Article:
This player signs for 39 million, but...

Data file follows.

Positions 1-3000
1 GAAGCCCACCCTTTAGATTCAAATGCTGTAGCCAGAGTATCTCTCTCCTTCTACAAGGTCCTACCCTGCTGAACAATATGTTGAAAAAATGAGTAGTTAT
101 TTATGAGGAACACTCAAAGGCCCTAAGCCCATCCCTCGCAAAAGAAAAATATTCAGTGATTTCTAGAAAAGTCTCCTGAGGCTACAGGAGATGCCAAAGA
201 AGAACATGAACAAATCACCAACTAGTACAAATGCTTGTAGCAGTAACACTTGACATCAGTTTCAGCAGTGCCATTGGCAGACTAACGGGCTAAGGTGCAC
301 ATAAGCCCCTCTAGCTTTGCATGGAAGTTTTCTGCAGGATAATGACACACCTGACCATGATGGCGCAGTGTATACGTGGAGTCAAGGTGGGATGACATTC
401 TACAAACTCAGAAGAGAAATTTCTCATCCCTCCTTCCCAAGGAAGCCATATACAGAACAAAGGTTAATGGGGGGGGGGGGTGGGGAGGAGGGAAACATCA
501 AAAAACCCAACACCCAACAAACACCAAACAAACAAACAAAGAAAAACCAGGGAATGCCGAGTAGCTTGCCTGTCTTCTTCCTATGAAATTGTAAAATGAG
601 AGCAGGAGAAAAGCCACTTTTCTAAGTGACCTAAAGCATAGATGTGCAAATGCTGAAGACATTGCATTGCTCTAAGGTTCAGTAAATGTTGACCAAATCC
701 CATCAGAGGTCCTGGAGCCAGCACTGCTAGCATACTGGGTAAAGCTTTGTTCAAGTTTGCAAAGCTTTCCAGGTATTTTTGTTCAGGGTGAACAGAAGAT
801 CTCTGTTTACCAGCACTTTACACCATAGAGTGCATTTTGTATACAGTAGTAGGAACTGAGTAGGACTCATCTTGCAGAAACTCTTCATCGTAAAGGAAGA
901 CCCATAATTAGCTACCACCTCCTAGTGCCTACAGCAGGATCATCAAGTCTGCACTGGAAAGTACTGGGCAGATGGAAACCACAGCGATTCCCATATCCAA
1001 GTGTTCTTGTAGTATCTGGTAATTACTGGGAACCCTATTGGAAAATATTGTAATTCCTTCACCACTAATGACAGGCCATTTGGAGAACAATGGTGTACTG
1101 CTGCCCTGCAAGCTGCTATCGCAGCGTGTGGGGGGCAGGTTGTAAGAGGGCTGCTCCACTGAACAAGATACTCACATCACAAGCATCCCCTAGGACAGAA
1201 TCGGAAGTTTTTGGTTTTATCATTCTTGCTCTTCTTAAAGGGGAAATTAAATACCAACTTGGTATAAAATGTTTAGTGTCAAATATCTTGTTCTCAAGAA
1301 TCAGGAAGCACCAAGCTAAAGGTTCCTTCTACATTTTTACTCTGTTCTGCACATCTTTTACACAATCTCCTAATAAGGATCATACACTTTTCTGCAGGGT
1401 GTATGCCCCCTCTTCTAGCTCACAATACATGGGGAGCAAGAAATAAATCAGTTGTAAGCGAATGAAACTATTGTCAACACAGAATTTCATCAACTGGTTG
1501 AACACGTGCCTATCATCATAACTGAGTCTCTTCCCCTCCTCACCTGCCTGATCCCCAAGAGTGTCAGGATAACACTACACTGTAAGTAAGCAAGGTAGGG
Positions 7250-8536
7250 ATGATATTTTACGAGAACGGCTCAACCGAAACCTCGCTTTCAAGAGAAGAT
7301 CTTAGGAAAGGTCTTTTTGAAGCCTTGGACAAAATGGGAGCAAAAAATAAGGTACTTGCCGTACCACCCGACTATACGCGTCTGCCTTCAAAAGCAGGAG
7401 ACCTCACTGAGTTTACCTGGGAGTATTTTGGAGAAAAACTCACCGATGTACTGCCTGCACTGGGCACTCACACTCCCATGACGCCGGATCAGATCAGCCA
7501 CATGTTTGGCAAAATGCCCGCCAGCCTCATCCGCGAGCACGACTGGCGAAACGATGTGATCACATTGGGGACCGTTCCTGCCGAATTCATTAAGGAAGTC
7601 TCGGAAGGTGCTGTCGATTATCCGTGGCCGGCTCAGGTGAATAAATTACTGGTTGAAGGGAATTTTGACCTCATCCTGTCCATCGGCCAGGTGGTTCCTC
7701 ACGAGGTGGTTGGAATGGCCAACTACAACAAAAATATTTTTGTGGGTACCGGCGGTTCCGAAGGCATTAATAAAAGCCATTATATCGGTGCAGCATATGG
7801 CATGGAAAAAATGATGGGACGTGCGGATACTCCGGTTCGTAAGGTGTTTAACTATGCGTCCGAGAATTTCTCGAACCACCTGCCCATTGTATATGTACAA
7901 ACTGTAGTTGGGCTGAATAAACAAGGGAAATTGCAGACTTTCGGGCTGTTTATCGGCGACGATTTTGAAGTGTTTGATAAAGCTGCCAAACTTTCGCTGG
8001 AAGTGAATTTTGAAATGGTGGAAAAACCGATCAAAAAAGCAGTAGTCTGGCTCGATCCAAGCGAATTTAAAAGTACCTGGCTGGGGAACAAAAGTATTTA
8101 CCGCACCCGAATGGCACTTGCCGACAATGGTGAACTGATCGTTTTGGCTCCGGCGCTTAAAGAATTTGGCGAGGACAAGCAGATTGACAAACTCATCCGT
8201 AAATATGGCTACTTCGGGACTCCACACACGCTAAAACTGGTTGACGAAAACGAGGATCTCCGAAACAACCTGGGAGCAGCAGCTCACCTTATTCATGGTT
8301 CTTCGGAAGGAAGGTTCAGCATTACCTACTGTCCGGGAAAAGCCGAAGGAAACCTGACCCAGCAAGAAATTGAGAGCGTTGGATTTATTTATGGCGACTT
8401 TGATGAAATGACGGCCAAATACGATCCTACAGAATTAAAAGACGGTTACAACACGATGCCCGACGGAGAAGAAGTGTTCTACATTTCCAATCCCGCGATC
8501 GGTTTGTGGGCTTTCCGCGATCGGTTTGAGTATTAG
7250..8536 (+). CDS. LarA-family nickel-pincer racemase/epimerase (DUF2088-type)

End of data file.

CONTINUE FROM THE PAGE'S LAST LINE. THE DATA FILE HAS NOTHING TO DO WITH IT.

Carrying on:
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This player signs for 39 million, but...